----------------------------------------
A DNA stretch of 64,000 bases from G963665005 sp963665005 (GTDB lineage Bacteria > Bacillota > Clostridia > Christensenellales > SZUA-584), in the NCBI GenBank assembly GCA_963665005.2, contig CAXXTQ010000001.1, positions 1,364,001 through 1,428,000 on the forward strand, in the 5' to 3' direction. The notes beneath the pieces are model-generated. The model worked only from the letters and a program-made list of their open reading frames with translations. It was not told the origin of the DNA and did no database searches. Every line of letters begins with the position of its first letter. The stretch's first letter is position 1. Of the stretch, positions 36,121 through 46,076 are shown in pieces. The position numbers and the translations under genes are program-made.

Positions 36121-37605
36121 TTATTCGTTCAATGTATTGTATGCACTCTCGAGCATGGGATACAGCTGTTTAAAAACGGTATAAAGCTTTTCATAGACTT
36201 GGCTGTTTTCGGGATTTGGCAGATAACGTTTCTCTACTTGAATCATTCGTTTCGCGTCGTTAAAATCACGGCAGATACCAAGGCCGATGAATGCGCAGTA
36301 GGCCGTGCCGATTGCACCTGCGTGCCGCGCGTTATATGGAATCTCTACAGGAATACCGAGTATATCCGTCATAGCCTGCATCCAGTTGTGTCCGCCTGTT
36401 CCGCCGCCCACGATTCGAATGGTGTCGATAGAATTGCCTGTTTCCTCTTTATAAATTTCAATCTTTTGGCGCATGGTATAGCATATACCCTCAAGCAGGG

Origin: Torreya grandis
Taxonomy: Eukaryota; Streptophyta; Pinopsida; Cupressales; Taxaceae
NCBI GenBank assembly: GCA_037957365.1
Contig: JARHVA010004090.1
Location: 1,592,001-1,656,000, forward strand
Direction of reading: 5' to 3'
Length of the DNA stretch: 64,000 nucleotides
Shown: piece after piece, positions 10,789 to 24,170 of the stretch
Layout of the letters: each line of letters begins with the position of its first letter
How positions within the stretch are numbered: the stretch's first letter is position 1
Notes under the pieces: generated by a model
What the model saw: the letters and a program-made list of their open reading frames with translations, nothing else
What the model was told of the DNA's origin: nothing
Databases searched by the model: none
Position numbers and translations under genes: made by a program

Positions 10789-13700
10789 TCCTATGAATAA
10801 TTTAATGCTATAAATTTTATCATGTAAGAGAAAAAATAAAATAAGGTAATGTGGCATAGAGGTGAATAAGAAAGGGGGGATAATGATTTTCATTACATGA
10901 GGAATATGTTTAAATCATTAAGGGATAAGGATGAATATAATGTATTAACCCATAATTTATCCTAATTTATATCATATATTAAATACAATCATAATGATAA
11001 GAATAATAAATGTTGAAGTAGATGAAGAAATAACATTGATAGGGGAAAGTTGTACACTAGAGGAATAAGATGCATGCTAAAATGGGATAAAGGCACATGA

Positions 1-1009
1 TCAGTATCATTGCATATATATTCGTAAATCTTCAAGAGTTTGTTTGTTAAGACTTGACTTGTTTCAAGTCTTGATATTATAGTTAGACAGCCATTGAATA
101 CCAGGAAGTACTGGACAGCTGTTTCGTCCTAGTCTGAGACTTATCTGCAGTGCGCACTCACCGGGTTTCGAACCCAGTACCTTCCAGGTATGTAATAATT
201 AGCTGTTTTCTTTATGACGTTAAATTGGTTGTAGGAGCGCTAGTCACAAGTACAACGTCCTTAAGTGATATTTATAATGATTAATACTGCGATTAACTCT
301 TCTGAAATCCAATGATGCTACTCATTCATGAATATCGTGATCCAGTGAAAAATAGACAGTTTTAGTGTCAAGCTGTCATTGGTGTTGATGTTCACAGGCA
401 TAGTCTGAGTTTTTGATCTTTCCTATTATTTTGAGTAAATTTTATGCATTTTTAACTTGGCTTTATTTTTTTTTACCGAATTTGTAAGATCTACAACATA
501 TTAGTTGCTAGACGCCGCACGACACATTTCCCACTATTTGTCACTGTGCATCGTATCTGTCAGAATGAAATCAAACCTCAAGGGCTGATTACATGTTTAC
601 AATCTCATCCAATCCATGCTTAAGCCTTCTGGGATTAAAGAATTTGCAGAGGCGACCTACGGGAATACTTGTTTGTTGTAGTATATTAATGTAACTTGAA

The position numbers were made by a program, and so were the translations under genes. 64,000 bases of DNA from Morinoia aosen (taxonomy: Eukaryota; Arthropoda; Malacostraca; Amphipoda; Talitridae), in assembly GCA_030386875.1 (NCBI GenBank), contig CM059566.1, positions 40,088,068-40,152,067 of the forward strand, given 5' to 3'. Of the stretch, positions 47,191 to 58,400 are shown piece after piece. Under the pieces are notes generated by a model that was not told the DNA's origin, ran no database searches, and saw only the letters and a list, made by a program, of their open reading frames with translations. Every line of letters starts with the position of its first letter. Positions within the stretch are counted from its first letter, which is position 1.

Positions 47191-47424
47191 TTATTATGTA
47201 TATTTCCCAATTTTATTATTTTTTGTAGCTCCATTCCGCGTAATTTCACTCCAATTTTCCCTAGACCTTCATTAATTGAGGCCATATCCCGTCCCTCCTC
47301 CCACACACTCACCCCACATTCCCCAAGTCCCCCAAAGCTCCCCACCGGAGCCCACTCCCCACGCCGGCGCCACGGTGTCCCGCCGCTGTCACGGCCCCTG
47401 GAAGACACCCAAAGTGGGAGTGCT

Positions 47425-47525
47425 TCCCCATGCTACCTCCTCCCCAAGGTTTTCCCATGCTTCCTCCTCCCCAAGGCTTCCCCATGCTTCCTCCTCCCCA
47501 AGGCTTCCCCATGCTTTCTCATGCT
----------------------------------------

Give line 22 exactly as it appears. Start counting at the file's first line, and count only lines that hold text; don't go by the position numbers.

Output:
Positions 10789-13700